My parents took in the words, the concerns, the information. They sat there in a cold room, surrounded by doctors, and they decided to be strong.
I haven't written for ages. I've written almost nothing this year, apart from work-related items and to-do lists. It's not so much that I gave up writing for Lent as that writing gave up on me... there's been so much going on that I have struggled to find the words to quantify it all.
Ever wondered how your account of your day compares to your toddler's? Wonder no more...
I was good at my job but I was failing my family. The birth of my second daughter made me realise that I couldn't continue as a teacher. I was one of the many teachers leaving the profession but this wasn't for the reasons the media would have you believe.
Being a carer does not come naturally to me. My mum's inability to perform theoretically simple tasks often frustrates me. Every time I find myself getting annoyed, or expressing my irritation, I feel enormously guilty. I know that none of this is her fault, but the bitterness rises in me every time I go home.
The family has been a recurrent theme of David Cameron's speeches - both as opposition leader and Prime Minister. He has rightly linked family relationships and to broader themes such as social mobility, life chances and wellbeing. But until recently it has been less clear that this point of view would inform day to day policymaking.
With a pre-natal diagnosis for Down's syndrome we were expecting Maxwell...or actually, we thought we knew what to expect. The reality of the last two years has probably been as far removed from those early expectations as any of us could imagine.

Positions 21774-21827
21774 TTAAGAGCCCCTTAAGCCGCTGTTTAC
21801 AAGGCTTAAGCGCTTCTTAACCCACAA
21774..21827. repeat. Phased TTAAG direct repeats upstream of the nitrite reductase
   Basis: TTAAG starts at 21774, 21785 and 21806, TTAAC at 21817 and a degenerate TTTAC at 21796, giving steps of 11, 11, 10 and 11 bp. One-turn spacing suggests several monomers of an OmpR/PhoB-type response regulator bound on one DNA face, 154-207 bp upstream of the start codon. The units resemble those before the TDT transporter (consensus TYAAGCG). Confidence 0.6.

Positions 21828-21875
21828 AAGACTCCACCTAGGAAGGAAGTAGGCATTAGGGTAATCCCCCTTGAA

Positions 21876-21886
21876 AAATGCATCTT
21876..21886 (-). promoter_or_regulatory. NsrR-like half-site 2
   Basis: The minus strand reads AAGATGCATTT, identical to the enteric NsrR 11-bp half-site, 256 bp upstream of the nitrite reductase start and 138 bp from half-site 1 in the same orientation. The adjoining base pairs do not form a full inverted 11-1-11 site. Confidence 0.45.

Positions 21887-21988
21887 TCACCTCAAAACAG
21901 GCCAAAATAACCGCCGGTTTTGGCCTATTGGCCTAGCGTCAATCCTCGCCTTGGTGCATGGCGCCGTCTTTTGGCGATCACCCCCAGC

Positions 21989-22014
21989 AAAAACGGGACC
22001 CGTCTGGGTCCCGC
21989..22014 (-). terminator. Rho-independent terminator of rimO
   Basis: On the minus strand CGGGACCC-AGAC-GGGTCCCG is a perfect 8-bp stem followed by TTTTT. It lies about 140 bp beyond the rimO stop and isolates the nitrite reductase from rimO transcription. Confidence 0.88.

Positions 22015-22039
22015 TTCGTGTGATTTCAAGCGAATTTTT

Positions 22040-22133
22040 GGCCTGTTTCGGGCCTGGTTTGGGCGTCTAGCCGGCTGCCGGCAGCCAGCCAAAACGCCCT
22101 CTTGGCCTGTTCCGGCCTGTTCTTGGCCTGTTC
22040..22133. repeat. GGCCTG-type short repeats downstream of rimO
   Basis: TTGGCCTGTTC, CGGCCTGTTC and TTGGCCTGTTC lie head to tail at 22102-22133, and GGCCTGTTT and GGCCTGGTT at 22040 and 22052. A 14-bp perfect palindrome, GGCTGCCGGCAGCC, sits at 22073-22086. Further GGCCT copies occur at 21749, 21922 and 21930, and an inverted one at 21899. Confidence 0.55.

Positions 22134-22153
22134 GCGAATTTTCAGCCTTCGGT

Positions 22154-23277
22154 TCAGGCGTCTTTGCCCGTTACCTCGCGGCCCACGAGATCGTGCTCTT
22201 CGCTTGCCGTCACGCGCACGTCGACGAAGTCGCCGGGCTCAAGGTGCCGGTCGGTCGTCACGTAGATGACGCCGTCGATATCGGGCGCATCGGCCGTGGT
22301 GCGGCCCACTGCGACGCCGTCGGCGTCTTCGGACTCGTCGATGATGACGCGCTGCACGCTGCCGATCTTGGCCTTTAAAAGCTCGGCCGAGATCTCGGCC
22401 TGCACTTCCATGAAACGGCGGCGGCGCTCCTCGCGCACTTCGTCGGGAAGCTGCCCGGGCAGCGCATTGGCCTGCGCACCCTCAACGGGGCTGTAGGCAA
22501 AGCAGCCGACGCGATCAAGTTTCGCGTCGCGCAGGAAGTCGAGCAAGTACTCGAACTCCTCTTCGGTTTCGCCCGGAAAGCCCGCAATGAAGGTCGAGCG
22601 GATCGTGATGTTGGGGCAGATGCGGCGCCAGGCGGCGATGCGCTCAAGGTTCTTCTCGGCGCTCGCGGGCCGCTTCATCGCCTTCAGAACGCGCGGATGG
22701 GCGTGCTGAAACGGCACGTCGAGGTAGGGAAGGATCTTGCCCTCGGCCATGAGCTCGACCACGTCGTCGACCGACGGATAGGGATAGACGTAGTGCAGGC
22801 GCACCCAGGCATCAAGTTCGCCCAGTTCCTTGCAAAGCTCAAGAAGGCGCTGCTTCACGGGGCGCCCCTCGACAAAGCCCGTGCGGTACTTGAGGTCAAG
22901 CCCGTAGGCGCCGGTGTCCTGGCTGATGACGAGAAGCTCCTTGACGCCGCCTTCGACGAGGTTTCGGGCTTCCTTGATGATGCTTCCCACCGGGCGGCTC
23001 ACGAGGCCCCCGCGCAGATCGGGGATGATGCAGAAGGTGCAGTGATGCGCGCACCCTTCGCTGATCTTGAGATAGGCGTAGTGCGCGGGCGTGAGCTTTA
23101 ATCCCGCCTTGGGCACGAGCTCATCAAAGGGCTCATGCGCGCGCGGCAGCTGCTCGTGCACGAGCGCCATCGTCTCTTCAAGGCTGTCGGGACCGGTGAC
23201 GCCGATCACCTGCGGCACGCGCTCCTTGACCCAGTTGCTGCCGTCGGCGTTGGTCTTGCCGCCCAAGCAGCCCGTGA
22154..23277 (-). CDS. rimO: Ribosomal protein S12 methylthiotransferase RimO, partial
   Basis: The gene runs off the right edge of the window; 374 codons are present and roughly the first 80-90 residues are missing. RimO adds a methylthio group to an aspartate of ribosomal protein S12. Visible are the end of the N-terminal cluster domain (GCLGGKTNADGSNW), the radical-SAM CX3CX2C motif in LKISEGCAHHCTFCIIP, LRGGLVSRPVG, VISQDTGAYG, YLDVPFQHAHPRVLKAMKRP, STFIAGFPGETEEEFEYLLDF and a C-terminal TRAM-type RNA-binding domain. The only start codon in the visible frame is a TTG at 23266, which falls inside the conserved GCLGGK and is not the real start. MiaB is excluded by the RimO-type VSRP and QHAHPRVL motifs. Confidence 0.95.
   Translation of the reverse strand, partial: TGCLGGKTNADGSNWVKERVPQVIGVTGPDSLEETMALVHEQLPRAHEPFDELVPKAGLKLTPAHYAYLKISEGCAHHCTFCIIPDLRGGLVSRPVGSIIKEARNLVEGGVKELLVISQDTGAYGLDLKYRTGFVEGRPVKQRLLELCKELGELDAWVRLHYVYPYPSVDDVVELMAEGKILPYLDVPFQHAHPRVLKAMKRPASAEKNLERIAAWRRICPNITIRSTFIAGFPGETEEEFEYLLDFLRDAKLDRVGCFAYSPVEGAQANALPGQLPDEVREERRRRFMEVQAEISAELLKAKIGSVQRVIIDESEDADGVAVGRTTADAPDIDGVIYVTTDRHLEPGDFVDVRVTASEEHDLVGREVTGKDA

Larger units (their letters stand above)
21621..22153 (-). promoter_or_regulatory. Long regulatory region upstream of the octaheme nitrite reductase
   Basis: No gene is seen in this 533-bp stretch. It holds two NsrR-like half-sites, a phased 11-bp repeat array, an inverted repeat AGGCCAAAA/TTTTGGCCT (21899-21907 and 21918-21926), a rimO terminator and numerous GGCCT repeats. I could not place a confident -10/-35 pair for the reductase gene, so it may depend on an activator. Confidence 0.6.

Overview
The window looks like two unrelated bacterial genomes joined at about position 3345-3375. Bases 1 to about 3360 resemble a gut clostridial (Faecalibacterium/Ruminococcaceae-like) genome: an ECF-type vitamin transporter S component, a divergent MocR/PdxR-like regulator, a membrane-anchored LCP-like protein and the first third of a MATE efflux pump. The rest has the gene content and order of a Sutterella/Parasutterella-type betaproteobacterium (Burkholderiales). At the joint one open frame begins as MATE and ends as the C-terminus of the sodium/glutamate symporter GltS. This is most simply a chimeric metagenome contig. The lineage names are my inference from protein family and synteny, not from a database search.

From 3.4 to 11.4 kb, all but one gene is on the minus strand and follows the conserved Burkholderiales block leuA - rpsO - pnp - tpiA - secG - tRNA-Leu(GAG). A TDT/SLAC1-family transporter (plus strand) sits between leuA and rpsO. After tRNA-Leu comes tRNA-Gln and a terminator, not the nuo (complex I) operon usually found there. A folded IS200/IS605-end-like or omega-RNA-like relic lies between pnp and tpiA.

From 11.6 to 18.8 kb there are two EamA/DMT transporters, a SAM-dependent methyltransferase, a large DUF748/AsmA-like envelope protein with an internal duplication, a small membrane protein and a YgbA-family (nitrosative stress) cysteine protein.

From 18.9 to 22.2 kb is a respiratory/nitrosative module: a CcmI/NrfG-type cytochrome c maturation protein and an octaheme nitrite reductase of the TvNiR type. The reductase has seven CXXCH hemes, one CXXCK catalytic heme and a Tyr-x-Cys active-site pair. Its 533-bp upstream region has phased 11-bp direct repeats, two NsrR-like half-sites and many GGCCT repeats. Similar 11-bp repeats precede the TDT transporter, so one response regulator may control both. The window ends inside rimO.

With the Budget been and gone the next political battle on the horizon is the May elections. Here in London, all eyes are on a race that's still too tight to call. While much has been made of the different candidates' positions on Europe, party politics and - of course - the city, less attention has been paid to the difference the Mayor can make for London's families.
I get asked this question a lot. I don't take offence; I know that people are just naturally curious when it comes to these things. Also, I guess once you have three kids you're already considered to be a bit bonkers, and could easily be planning on popping out another.
The first weekend went pretty much without a hitch. The kids all made it to where they needed to be; the older one made her art class, the younger one made his party; the middle one got a bike ride. We managed to get the shopping done, do some arts and crafts, sing a few songs, and have a dance around the coffee table.
The Easter holidays are fast approaching so now is the time to start planning what you'll be getting up to. We all know it's always a struggle to keep the kids entertained when they are off school, and then before you know it the time has gone and they are back to school again. So why not doing something different instead for a change! Below I've picked 5 great places you can visit for a fun day out.
Both my uncles are obsessive shoppers, both of whom are equally obsessive about paying the bill at any given restaurant. Both my grandfathers died from a smoking addiction and my Grandma has a tendency to clean manically when stressed. Three members of my family have a tendency to over-eat and are incapable of stopping and my mum can't sit still until all the drawers and doors in the house are shut.
If you ask a bereaved child a direct question such as, 'how do you feel about Mummy dying? their response is likely to be a shoulder shrug rather than a chatty response. On the other hand, if you tell them a story about an animal losing his Mum, the child is likely to identify with the animal and tell you how they feel.
My role is different. As a writer my working life is flexible. And boy does it need to be because my wife works too. Like an increasing number of British fathers I only bring home part of the bacon, the rest of the time spent cooking, cleaning, picking up or dropping off.
I think about my grief, my guilt, and whether my thoughts are normal and how they can be healed. I think about my speed, how far I've run, and try to push myself to keep going when I feel like giving up.
How can a parent help their child who is dealing with mental health problems? I asked various young people for the answer to this question. Many responded with their own experiences, or what they would want their parent(s) or carers to do, or say.